First of all, we all know that in his State of the Union Message he told Congress about nuclear materials that didn't exist. We know that he promised America that he was going to build this coalition. I just described the coalition. It is not the kind of coalition we were described when we were talking about voting for this. The President said he would exhaust the remedies of the United Nations and go through that full process. He didn't. He cut it off, sort of arbitrarily. And we know that there were further diplomatics—efforts underway. They just decided the time for diplomacy is over and rushed to war without planning for what happens afterwards. Now, he misled the American people in his speech when he said, "We will plan carefully." They obviously didn't. He misled the American people when he said, "We'd go to war as a last resort." We did not go as a last resort. And most Americans know the difference. Vice-Presidential Debate (full transcript)
(1) Cheney on the connection between Saddam Hussein and Al Qaeda:
Concern about Iraq specifically focused on the fact that Saddam Hussein had been, for years, listed on the state sponsor of terror, that they he had established relationships with Abu Nidal, who operated out of Baghdad; he paid $25,000 to the families of suicide bombers; and he had an established relationship with Al Qaida. Specifically, look at George Tenet, the CIA director's testimony before the Committee on Foreign Relations two years ago when he talked about a 10-year relationship. (2) Edwards on Iraq:
The effort that we've mounted with respect to Iraq focused specifically on the possibility that this was the most likely nexus between the terrorists and weapons of mass destruction.
The vice president suggests that we have the same number of countries involved now that we had in the first Gulf War. The first Gulf War cost the American people $5 billion. (3) Cheney on Edwards:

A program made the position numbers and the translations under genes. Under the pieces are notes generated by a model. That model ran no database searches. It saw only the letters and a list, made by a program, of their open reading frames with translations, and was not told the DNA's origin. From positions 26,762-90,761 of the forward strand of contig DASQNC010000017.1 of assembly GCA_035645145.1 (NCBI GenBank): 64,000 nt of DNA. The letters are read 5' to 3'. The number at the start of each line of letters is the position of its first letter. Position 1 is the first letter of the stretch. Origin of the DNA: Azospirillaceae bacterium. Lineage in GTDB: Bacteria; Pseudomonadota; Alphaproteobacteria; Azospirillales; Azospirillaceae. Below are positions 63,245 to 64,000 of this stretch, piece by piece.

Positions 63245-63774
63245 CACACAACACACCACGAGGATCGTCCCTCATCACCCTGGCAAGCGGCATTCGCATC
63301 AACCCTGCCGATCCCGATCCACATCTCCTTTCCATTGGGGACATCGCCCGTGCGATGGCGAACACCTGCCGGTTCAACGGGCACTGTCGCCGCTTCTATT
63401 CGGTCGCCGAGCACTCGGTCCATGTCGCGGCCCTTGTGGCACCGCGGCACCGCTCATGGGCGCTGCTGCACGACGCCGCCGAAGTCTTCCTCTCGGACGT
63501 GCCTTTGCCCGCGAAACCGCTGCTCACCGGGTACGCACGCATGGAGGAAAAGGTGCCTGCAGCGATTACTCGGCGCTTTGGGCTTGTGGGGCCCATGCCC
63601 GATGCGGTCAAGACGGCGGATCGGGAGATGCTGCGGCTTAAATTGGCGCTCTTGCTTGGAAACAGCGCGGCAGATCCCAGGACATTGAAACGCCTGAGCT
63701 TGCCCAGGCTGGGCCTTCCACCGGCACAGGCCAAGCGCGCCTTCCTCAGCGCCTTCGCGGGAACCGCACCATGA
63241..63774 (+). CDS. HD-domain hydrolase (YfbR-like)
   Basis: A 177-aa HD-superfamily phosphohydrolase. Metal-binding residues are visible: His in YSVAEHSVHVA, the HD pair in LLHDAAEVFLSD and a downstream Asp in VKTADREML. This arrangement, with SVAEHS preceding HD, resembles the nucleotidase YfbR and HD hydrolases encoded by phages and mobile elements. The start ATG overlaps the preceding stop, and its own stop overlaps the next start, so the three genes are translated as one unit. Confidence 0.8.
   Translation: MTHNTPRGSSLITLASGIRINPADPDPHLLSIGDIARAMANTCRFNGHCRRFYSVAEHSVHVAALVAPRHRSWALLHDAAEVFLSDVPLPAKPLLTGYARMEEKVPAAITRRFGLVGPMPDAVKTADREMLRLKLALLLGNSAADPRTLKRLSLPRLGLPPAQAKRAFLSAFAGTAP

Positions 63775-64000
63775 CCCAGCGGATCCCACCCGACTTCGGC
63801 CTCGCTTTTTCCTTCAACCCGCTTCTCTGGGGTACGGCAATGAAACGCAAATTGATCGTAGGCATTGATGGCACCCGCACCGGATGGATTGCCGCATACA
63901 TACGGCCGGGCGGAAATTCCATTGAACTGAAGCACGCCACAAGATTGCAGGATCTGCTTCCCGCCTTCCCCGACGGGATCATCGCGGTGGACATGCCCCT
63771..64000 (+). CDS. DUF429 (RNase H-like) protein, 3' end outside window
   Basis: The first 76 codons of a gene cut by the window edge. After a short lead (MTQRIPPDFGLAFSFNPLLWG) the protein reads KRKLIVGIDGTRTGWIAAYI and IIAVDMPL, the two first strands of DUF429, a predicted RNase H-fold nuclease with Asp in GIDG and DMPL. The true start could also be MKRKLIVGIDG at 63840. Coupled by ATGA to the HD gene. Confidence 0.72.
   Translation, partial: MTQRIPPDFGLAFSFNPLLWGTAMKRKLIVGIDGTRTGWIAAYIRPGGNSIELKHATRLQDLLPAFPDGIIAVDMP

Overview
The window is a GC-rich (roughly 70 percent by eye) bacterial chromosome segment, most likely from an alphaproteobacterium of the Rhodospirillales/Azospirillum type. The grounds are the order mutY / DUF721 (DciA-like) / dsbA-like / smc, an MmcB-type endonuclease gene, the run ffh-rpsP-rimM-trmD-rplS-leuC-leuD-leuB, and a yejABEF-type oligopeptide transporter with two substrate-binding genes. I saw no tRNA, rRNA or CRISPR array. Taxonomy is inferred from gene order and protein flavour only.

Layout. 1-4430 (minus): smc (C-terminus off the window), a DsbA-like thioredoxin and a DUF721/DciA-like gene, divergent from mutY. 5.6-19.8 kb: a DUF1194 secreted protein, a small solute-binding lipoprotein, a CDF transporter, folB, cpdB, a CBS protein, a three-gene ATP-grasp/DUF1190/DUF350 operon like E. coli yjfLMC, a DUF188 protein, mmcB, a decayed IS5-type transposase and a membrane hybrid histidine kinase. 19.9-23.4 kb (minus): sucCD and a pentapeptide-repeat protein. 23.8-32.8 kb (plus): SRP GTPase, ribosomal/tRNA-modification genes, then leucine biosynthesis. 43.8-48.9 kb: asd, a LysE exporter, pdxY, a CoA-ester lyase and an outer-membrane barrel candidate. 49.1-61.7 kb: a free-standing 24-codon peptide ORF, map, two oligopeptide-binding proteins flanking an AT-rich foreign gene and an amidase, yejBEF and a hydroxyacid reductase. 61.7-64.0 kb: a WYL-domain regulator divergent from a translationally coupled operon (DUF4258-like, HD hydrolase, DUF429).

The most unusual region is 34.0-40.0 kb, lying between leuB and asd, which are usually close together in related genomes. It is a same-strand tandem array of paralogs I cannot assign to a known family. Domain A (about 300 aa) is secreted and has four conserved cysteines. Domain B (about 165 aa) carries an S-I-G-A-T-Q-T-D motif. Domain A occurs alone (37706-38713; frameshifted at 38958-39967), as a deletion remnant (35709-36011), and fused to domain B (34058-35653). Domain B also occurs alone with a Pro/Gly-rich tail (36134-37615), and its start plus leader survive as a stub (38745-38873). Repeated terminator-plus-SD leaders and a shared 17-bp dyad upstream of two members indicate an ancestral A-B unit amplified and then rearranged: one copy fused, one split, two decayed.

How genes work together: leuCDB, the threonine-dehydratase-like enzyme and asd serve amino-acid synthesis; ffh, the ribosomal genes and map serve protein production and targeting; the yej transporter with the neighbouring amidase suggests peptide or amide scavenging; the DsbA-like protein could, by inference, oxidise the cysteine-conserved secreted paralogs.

And regardless of what the vice president says, we're at $200 billion and counting. Not only that, 90 percent of the coalition casualties, Mr. Vice President, the coalition casualties, are American casualties. Ninety percent of the cost of this effort are being borne by American taxpayers. It is the direct result of the failures of this administration.
Your hometown newspaper has taken to calling you "Senator Gone." You've got one of the worst attendance records in the United States Senate. Now, in my capacity as vice president, I am the president of Senate, the presiding officer. I'm up in the Senate most Tuesdays when they're in session. (4) Edwards on Cheney:
The first time I ever met you was when you walked on the stage tonight.
The vice president, I'm surprised to hear him talk about records. When he was one of 435 members of the United States House, he was one of 10 to vote against Head Start, one of four to vote against banning plastic weapons that can pass through metal detectors. Second Presidential Debate (Town Hall) (full transcript)
He voted against the Department of Education. He voted against funding for Meals on Wheels for seniors. He voted against a holiday for Martin Luther King. He voted against a resolution calling for the release of Nelson Mandela in South Africa.
(1) Bush on government spending:
We have a deficit. We have a deficit because this country went into a recession. You might remember the stock market started to decline dramatically 6 months before I came to office, and then the bubble of the 1990s popped. And that cost us rev-enue—that cost us revenue. (2) Kerry on taxes:
Secondly, we're at war. And I'm going to spend what it takes to win the war, more than just 120 billion for Iraq and Afghanistan. We've got to pay our troops more. We have. We've increased money for ammunition and weapons and pay and homeland security. I just told this lady over here we spent—went from 10 to 30 billion dollars to protect the homeland. I think we have an obligation to spend that kind of money.
Right into the camera—yes. I am not going to raise taxes. I have a tax cut, and here's my tax cut. I raise the child care credit by $1,000 for families to help them be able to take care of their kids. I have a $4,000 tuition tax credit that goes to parents and kids, if they're earning for themselves, to be able to pay for college. And I lower the cost of health care in the way that I described to you. (3) Bush on health care:
Let me start with how to control the costs of health care: Medical liability reform, for starters, which he's opposed. Secondly, allow small businesses to pool together so they can share risk and buy insurance at the same discounts big businesses get to do. Thirdly, spread what's called health savings accounts. It's good for small businesses, good for owners. You own your own account. You can save tax-free. You get a catastrophic plan to help you— own it. This is different from saying, "Okay, let me incent you to go on the Government." (4) Kerry on abortion restrictions: